WASHINGTON – Several brands of widely sold baby foods are tainted with dangerous levels of toxic heavy metals, including arsenic, lead, cadmium and mercury, according to a new investigation by a House subcommittee. The Food and Drug Administration and the World Health Organization say even low levels of exposure to heavy metals can cause serious and often irreversible damage to babies’ brains.
The investigation, led by Rep. Raja Krishnamoorthi (D-Ill.), chair of the House Subcommittee on Economic and Consumer Policy of the Committee on Oversight and Reform, examined internal test results and documents from four baby food brands, and found that all four were tainted with heavy metals.
Three companies refused to cooperate with the investigation, and the subcommittee said it has “grave concerns” that their refusal might hide “even higher levels of toxic heavy metals in their baby food products than their competitors’ products.”
“This is yet another example of the FDA’s failure to protect our families from the chemicals and contaminants in food,” said Scott Faber, EWG’s senior vice president for government affairs.
“This is what happens when you let the food and chemical companies, not the FDA, decide whether our food is safe to eat,” Faber said. “For too long, the FDA has allowed food and chemical companies to exploit loopholes to fill our food with ‘forever chemicals,’ jet fuel and toxic metals like lead and arsenic. The Biden administration should immediately direct the FDA to follow the law and protect our families from these poisons.”
One brand contained as much as 180 parts per billion, or ppb, of inorganic arsenic, with that brand’s baby food sold in stores typically containing 60 ppb inorganic arsenic. Its baby food products also tested as high as 641 ppb of lead. Test results of baby foods and their ingredients include results up to 91 times the arsenic level, and up to 177 times the lead level, set by the FDA for drinking water, according to the committee’s report.
The American Academy of Pediatrics and the Centers for Disease Control and Prevention agree that there is no safe level of lead in children. Lead exposure damages children's brains and has been linked to delayed growth. Lead is also a carcinogen.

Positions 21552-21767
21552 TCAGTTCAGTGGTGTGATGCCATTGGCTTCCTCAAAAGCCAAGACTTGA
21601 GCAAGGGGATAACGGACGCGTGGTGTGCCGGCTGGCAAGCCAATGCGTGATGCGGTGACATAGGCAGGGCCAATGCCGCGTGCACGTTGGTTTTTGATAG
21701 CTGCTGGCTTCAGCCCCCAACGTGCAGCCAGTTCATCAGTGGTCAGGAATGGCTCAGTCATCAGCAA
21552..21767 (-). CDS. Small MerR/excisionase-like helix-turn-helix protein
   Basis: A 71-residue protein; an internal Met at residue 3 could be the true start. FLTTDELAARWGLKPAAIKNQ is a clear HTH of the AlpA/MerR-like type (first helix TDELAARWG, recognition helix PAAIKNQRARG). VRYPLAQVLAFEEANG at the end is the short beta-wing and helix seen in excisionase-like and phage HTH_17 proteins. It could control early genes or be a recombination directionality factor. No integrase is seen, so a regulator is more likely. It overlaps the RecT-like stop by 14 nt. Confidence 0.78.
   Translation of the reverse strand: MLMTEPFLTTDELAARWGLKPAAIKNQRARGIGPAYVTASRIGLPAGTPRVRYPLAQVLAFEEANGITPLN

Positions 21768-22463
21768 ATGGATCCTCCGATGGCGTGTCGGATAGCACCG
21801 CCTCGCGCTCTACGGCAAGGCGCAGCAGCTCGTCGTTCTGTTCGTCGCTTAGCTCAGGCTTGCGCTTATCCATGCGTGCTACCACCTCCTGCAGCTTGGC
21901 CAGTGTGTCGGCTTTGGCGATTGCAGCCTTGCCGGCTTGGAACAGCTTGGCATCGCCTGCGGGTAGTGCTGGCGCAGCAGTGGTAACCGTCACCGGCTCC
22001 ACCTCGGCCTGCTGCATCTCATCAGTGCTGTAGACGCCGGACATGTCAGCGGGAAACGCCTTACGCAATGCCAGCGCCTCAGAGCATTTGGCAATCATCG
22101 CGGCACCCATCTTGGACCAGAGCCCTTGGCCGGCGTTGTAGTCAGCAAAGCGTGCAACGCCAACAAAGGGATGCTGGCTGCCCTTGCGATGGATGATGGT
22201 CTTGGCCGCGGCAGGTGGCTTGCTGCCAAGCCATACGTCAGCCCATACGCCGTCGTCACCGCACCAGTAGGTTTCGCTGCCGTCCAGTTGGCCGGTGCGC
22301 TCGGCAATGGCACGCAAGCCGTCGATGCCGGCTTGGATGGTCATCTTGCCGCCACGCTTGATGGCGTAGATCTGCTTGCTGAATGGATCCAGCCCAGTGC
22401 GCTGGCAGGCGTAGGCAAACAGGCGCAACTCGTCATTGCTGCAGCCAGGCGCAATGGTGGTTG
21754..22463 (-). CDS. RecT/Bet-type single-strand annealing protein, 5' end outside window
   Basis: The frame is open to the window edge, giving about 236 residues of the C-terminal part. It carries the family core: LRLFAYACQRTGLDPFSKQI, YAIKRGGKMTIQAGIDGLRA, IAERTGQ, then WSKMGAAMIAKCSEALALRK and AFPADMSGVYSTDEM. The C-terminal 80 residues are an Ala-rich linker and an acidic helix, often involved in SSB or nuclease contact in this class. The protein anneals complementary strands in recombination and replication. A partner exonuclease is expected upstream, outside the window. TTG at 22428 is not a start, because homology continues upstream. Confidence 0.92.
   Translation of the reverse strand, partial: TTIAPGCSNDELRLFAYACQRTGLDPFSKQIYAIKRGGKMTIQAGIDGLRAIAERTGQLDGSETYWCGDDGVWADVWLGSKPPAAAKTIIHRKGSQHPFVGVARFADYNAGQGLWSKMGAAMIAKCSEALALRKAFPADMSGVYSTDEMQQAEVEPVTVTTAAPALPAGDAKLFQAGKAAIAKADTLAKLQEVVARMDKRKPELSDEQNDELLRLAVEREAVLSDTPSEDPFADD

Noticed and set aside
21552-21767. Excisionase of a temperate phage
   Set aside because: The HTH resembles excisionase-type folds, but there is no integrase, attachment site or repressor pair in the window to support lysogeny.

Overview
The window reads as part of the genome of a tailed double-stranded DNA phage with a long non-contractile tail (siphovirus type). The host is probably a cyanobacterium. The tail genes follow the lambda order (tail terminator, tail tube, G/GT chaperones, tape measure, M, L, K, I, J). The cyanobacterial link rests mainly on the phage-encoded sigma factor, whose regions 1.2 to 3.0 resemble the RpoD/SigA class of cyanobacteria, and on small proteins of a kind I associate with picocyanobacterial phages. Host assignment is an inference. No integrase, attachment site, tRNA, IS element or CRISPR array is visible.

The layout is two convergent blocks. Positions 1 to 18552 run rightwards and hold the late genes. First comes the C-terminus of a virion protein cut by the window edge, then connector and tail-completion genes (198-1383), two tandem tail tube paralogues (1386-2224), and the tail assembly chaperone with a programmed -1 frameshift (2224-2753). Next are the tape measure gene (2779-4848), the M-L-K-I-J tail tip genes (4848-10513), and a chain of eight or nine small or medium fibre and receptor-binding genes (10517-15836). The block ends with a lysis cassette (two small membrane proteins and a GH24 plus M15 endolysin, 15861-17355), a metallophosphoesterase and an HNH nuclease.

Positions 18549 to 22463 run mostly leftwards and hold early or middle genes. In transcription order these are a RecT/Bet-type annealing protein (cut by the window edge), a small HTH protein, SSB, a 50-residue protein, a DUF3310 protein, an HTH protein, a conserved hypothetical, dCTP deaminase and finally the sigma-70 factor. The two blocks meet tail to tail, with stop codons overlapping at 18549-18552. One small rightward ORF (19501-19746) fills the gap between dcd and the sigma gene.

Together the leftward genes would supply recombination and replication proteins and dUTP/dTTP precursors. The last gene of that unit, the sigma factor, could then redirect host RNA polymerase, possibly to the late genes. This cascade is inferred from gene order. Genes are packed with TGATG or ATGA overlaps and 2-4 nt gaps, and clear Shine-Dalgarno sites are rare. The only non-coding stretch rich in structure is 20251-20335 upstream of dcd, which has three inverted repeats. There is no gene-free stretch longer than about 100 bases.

“When it comes to exposure to heavy metals, companies that make products for babies should abide by the strictest standards for health,” said Nneka Leiba, vice president of Healthy Living Science at EWG. “Babies are especially vulnerable to the effects of such toxic substances. In lieu of regulation governing the levels of heavy metals in baby foods, manufacturers must be transparent about their standards and testing. At the very least, manufacturers have absolutely no excuse for not abiding by their own safety standards.”
Baby foods containing toxic heavy metals bear no warning on packaging labels. Manufacturers are free to test only ingredients or, for the vast majority of baby foods, to conduct no testing at all.
The FDA has finalized only one metal standard for one narrow category of baby food, setting a 100 ppb inorganic arsenic standard for infant rice cereal. Even this FDA standard is far too high to protect against the neurological effects on children. For other baby foods and toxic metals, there are no FDA standards.
Essential research on the presence of these toxic heavy metals in baby food was conducted by researchers with the nonprofit Healthy Babies Bright Futures, which helped inform the report by congressional investigators.
"This compelling new evidence lays bare the FDA’s clear failure to protect babies from the toxic heavy metals in their food,” said Charlotte Brody, national director of Healthy Babies Bright Futures. “While the FDA studies the problem and companies set lax internal standards, millions of babies are exposed to these contaminants every day. It is time to step up and finally take clear action.”
“The science on these toxic metals is clear: There is no question of the harm they cause to babies’ developing brains,” added Jane Houlihan, HBBF’s research director. “Parents can only do so much to shop their way out of this problem. We need fast action by the FDA and baby food companies to protect our vulnerable infants.”
The FDA must test all baby food products for toxic heavy metals, not just the ingredients used to make the food. The agency should also require manufacturers to report levels of toxic heavy metals on food labels. It also should set maximum levels for all toxic heavy metals found in baby foods. One level for each metal should apply across all baby foods, and the level should be set to protect babies against the neurological effects of toxic heavy metals.
Parents should avoid baby foods that contain ingredients testing high in toxic heavy metals, such as rice products. EWG recommends that people limit the amount of rice they eat and find alternatives to rice-based processed foods. But the federal government has a responsibility to lower arsenic levels in the food supply where possible and to inform the public of the risks.
The Environmental Working Group is a nonprofit, non-partisan organization that empowers people to live healthier lives in a healthier environment. Through research, advocacy and unique education tools, EWG drives consumer choice and civic action.